Starting today Lebanon’s central bank, Banque du Liban (BDL), will begin to provide US dollars to commercial banks to support
Starting today Lebanon’s central bank, Banque du Liban (BDL), will begin to provide US dollars to commercial banks to support imports of food products that are becoming prohibitively expensive.
The COVID-19 pandemic has worsened the country’s ongoing economic crisis and crushed the exchange rate for US dollars against Lebanese pounds (LBP). An official pegged rate of 1,507.5 LBP to the USD is only available to imports of critical supplies, such as wheat, medicine and fuel. US dollars in the informal market, however, are being priced at more than 4,000 pounds. BDL has signalled its intention to provide dollars at a rate of 3,200 LBP per USD.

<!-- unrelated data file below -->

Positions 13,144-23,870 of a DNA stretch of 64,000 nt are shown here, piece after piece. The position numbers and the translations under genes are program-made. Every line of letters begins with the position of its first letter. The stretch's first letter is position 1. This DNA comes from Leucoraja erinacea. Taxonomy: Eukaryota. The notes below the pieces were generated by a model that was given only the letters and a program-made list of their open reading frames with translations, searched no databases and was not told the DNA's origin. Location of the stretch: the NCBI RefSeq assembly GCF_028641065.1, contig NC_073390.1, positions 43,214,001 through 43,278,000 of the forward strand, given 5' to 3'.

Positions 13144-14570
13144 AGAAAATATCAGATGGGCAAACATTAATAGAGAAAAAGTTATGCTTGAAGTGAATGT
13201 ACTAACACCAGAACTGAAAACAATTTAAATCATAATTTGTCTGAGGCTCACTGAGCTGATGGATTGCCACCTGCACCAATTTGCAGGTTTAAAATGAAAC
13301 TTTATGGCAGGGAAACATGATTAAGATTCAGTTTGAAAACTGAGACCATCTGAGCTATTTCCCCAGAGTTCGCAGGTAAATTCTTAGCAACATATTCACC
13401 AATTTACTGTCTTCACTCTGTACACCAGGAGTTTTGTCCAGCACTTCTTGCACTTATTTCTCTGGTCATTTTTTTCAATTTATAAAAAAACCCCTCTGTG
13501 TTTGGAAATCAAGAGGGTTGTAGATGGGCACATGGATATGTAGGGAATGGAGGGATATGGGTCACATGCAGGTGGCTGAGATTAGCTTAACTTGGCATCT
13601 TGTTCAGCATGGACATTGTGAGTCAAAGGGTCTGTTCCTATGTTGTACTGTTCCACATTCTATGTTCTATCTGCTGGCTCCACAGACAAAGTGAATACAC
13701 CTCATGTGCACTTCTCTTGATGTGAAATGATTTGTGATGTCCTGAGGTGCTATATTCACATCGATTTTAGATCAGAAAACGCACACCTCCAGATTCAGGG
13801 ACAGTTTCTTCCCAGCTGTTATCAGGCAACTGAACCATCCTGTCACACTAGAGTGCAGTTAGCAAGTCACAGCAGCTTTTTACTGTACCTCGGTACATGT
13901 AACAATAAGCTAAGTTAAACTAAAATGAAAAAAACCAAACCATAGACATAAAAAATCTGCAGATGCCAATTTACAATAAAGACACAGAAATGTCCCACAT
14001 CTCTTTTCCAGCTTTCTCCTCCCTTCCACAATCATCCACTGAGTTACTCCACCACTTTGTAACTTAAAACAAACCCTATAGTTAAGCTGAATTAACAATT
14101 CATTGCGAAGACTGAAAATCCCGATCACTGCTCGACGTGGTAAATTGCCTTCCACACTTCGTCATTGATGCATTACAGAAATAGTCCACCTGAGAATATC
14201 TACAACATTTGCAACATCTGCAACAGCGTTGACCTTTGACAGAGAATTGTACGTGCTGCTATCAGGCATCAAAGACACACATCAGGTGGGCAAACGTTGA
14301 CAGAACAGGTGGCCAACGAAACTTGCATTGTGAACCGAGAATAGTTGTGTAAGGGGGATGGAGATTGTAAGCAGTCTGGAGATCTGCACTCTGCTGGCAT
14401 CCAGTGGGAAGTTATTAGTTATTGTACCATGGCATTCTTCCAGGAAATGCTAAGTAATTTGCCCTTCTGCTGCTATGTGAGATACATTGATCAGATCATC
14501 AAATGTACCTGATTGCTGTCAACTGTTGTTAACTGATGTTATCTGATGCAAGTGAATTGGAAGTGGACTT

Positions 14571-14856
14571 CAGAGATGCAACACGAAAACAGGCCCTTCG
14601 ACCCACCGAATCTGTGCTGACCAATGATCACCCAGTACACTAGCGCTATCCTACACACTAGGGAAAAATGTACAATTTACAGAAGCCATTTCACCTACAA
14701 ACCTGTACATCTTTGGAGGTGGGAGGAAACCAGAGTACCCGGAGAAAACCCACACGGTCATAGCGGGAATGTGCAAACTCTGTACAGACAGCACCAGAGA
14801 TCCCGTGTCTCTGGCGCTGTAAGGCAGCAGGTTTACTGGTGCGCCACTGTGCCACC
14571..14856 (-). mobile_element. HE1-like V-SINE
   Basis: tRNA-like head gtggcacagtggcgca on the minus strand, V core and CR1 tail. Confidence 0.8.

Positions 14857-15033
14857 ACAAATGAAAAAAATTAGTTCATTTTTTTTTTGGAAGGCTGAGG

This BDL intervention is vital. A scarcity of dollars in circulation has resulted in high prices and food shortages, which Prime Minister Hassan Diab has warned could quickly turn into a full-blown food crisis. Increased dollar liquidity aims to stabilise the current dire situation, but it does not address the corruption, public graft, and criminal mismanagement that catalysed massive inflation in the first place.
If this intervention produces minimal results, BDL will likely face even closer scrutiny as the country looks to overhaul its banking sector to secure another IMF bailout. Initial plans for reforming the banking sector include “haircuts” on large deposits, repatriation of dividends and interest and a reduction in the total number of banks through closures and mergers.
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